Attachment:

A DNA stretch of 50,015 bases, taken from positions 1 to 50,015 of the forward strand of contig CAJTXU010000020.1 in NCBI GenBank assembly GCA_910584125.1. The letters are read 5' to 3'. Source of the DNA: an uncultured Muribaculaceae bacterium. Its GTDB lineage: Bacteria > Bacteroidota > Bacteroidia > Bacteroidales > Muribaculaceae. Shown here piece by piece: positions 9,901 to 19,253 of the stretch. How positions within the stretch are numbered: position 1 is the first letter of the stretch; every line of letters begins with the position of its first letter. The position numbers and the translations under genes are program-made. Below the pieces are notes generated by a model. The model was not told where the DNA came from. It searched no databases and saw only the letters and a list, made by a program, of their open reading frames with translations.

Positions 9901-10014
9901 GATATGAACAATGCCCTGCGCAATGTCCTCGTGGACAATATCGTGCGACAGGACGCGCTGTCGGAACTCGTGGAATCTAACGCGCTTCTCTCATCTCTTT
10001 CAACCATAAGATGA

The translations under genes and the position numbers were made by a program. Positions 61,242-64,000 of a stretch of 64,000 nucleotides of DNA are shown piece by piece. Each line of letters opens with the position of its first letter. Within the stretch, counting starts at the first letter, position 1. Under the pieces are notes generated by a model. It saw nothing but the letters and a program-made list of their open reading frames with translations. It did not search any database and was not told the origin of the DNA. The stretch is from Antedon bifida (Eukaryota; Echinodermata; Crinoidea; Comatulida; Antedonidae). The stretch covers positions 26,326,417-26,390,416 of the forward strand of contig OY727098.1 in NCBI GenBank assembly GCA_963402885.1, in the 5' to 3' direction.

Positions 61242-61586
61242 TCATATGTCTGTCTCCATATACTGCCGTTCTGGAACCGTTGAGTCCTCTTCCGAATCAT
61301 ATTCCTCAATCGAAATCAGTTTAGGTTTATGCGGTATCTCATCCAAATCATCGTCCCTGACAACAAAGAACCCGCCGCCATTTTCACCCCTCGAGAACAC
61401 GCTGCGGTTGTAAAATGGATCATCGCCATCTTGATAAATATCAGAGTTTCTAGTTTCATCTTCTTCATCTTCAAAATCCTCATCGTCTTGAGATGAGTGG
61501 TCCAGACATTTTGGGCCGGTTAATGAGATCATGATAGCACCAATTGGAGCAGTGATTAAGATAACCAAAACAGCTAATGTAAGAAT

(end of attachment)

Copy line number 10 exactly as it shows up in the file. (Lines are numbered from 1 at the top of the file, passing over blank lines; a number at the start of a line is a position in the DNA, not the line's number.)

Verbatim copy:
61501 TCCAGACATTTTGGGCCGGTTAATGAGATCATGATAGCACCAATTGGAGCAGTGATTAAGATAACCAAAACAGCTAATGTAAGAAT